Pravu Mazumdar, Joya 2019 Jury Member interviewed by Klimt02

Interview  /  Fairs   Curating   CriticalThinking
Published: 21.05.2019
Pravu Mazumdar Pravu Mazumdar
Carolin Denter, Klimt02
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JOYA Barcelona is the main art jewelry and art object event in Spain. Gathering a great number of independent artists as well as related organizations, schools and other entities, JOYA  prepares to present excellence and innovation in contemporary art.

With the 11th edition taking place, this October the fair will be held under the topic of "Diplomacy and Jewellery", inspired by the former US Secretary of State Madeleine Albright, which used pins to express her moods and opinions. This is the second Interview of three. We spoke to Jury Member Pravu Mazumdar, philosopher, and essayist. 
Pravu, you are born and brought up in the eastern provinces of India and living between several languages and three continents. You lead a typically contemporary interstitial existence. Next, to several writings, you have done, this year you are selected as JOYA 2019 Jury Member. Please tell us more about your professional development.
In the course of my doctoral research on Michel Foucault’s archaeology of knowledge, I became interested in what the Germans would call Zeitdiagnostik, meaning a philosophical diagnosis of contemporaneity. Since then, all my books and essays can be seen as repeated attempts at grasping the complex nature of modernity as the (historical) “medium” in which life unfolds itself in contemporary societies. It is probably for this reason that I found myself setting my theoretical sights on everyday phenomena like consumerism or xenophobia in order to understand ourselves philosophically, which means digging up our unconscious tendencies towards becoming what we interpret as the “ultimate” and “essentially” human in us. A concrete manifestation of such a tendency is our daily consumerist penchant towards a “happy life”, in the course of which we subjugate ourselves to the great “happiness machines” of modernity like tourism, advertisement or sexuality. My first major book publication was devoted to an analysis of these machines. Another manifestation is our tendency to flee modernity itself and find comfort in the folds of an ethnic, racial, subcultural, sexual, political identity, which I have described in another book as an effect of certain “cultural dispositives” that impact and permeate us in our daily transactions.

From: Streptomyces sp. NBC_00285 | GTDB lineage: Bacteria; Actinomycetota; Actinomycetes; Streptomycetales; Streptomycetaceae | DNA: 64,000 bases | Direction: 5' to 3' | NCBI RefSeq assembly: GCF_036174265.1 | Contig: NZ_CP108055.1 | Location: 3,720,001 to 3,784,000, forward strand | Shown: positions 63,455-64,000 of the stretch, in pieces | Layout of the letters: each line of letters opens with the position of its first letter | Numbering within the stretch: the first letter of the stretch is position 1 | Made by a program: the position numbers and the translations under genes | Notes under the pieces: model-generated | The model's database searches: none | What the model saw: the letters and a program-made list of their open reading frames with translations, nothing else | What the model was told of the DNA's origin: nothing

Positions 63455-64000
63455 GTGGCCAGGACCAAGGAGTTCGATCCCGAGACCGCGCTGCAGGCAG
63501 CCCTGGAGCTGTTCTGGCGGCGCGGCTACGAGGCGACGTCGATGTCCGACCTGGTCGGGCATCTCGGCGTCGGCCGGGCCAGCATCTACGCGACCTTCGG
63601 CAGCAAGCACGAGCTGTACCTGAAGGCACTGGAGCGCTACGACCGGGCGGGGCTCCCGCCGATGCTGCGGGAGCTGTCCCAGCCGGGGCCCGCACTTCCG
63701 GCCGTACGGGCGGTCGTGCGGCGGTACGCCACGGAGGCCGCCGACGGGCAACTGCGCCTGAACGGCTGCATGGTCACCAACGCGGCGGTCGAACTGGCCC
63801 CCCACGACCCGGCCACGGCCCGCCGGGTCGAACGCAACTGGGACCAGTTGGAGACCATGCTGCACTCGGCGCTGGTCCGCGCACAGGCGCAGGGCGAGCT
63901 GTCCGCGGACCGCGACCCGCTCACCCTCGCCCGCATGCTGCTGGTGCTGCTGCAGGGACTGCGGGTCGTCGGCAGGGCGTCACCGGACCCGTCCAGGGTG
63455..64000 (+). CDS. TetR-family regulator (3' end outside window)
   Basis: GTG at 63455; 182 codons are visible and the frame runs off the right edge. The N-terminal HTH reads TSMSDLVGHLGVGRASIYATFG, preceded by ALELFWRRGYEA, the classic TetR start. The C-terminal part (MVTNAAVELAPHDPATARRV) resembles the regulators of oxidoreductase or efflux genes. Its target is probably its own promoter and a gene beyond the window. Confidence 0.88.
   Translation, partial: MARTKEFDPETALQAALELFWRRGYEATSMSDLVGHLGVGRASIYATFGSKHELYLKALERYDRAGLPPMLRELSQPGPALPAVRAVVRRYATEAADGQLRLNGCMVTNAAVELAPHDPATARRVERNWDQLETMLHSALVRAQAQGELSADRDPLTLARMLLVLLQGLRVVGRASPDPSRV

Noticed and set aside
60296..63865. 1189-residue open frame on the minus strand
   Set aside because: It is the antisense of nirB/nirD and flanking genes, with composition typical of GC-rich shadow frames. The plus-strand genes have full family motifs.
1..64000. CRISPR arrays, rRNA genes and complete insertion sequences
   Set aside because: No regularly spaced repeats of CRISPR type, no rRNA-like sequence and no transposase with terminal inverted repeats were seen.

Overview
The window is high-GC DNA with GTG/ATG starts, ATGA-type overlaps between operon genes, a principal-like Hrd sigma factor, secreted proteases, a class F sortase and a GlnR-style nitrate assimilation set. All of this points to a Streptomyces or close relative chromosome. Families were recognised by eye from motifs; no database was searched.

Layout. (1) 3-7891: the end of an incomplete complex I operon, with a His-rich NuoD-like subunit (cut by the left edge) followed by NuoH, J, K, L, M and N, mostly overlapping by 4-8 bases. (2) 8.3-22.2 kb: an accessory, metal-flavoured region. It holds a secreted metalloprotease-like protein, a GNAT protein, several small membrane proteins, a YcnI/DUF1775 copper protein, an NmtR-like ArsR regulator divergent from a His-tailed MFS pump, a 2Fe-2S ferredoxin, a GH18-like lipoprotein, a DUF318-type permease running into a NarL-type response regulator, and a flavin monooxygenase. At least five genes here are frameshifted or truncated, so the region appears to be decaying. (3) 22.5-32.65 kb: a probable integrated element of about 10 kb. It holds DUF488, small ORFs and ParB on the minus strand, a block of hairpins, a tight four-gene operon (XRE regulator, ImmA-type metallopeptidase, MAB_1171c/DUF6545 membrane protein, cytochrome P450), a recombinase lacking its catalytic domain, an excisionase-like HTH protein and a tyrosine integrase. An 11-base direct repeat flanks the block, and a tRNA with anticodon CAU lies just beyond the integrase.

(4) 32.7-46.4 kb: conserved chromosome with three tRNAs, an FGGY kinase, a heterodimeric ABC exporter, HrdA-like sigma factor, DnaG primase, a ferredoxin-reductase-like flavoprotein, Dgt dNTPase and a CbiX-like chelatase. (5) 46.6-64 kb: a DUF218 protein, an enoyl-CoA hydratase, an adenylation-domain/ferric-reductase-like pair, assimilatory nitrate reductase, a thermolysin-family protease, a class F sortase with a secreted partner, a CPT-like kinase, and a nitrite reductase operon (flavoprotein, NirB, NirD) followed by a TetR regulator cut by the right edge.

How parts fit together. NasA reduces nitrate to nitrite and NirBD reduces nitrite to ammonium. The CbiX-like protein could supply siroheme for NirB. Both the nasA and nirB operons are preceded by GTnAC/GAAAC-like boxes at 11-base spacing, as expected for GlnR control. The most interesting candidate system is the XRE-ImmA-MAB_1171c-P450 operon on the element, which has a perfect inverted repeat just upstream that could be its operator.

It is in this context that I stumbled upon contemporary art jewellery. Through exchanges with friends like Peter Bauhuis, David Bielander, Olga Biro, Eunmi Chun, Karl Fritsch, Therese Hilbert, Otto Künzli, Karen Pontoppidan, Philip Sajet, Lisa Walker, Johanna Zellmer, I learnt to discern in art jewellery the workings of a powerful tool for reflecting on being human and positioning oneself in the broad spectrum of contemporary trends towards making or breaking identities. In my subsequent attempts at reading contemporary jewellery I always felt a strange affinity with the soothsayers of old, who would open up the bodies of birds and read the future in their entrails. In a similar vein, I see myself cutting up the bodies of jewellery objects to read in them larger thought processes and conceptualist forays into the future.

  • I tend to experience jewellery, particularly when worn, as a thing that hits us and speaks to us and reveals itself as something inherently political.

Diplomacy and Jewellery is the topic for JOYA 2019 and the accompanying exhibition of Artesania Catalunya. Why have you been selected to this years jury, and where did your interest in politics and social issues begin?